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Outlet centers are another pocket of growth to keep an eye on during this post-recession period. Early on in the economic recovery, risk-averse lenders became more willing to finance ground-up outlet center projects, as the risks were perceived to be more palatable versus other sectors of retail real estate. Current demand for value-priced goods (e.g., dollar stores and discount retailers) continues to grow, and the resulting boost in sales productivity has prompted retailers to be more receptive to increases in rents. In late 2012 and early 2013, outlet center openings began to surge, as retailers began to make more robust expansion plans in light of the marginal but steady improvements in the overall economy.
This could bode well for developers and investors looking to build outlet center projects, as the demand for quality retail outlet space will continue to increase in the coming months. Current landlords will also begin to benefit more and more from the strengthening of the supply/demand equation in the commercial real estate markets. Retailers that didn’t “lose their head” during the financial crisis are now in a better position to increase store counts and strategically expand their operations. This expansion will lead to a shrinkage of available inventory of retail space, fortifying the supply/demand equation for landlords.
Despite the woes of the greater commercial real estate industry, shopping center REITs have shown solid performance over the past few quarters, leading many analysts to believe that the worst may be over for the beleaguered retail real estate sector. Real Estate Investment Trusts that focus particularly on triple-net lease properties have shown significant promise in recent months. At its core, the triple-net lease requires the tenant to pay not only rent, but also a portion (or sometimes all) of the expenses that would typically be absorbed by the property owner. Investors are finding value in REITs that have amassed a large portfolio of properties falling into the triple-net category, as yields and dividend growth have steadily increased for this particular segment of the REIT market.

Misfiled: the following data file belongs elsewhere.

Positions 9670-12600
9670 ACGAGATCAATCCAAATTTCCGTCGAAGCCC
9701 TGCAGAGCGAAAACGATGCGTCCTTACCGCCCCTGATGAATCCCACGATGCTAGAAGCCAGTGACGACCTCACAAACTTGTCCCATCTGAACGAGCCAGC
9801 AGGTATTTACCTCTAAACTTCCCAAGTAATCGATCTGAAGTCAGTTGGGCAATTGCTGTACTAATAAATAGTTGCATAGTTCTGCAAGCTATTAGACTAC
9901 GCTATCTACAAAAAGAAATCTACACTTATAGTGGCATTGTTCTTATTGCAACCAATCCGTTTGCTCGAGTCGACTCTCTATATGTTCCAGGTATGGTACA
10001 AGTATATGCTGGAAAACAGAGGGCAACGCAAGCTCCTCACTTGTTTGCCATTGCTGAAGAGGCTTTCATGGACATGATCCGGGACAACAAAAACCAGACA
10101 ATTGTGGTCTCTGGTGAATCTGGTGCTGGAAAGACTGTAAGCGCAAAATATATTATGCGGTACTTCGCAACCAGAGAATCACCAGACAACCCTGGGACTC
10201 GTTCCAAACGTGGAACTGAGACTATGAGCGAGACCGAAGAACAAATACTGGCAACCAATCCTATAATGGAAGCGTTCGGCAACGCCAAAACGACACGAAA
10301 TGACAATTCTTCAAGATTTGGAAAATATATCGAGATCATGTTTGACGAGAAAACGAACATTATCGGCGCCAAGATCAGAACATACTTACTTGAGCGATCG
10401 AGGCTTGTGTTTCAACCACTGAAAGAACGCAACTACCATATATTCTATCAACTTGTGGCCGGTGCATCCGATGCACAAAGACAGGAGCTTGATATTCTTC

The best part of choosing e-commerce
E-commerce has proven to be a strong competitor to brick-and-mortar retail establishments as well, but savvy retailers have absorbed this change in the consumer landscape by adapting a hybrid model that integrates digital and traditional shopping into one process. Many large retailers are experimenting with in-store fulfillment as a way to keep the customer’s appetite for online convenience satisfied, while still providing a means for the customer to visit the store in order to pick up their order, which may possibly lead to additional in-store sales. Aside from providing cost savings to retailers, the real estate impact of “site-to-store” fulfillment could be quite significant. Retailers that develop efficient in-store fulfillment systems could see a need to effectively repurpose portions of their current sales floor space in order to accommodate the fulfillment aspect of their operations, which would help to curb any downside risk of vacancies for landlords.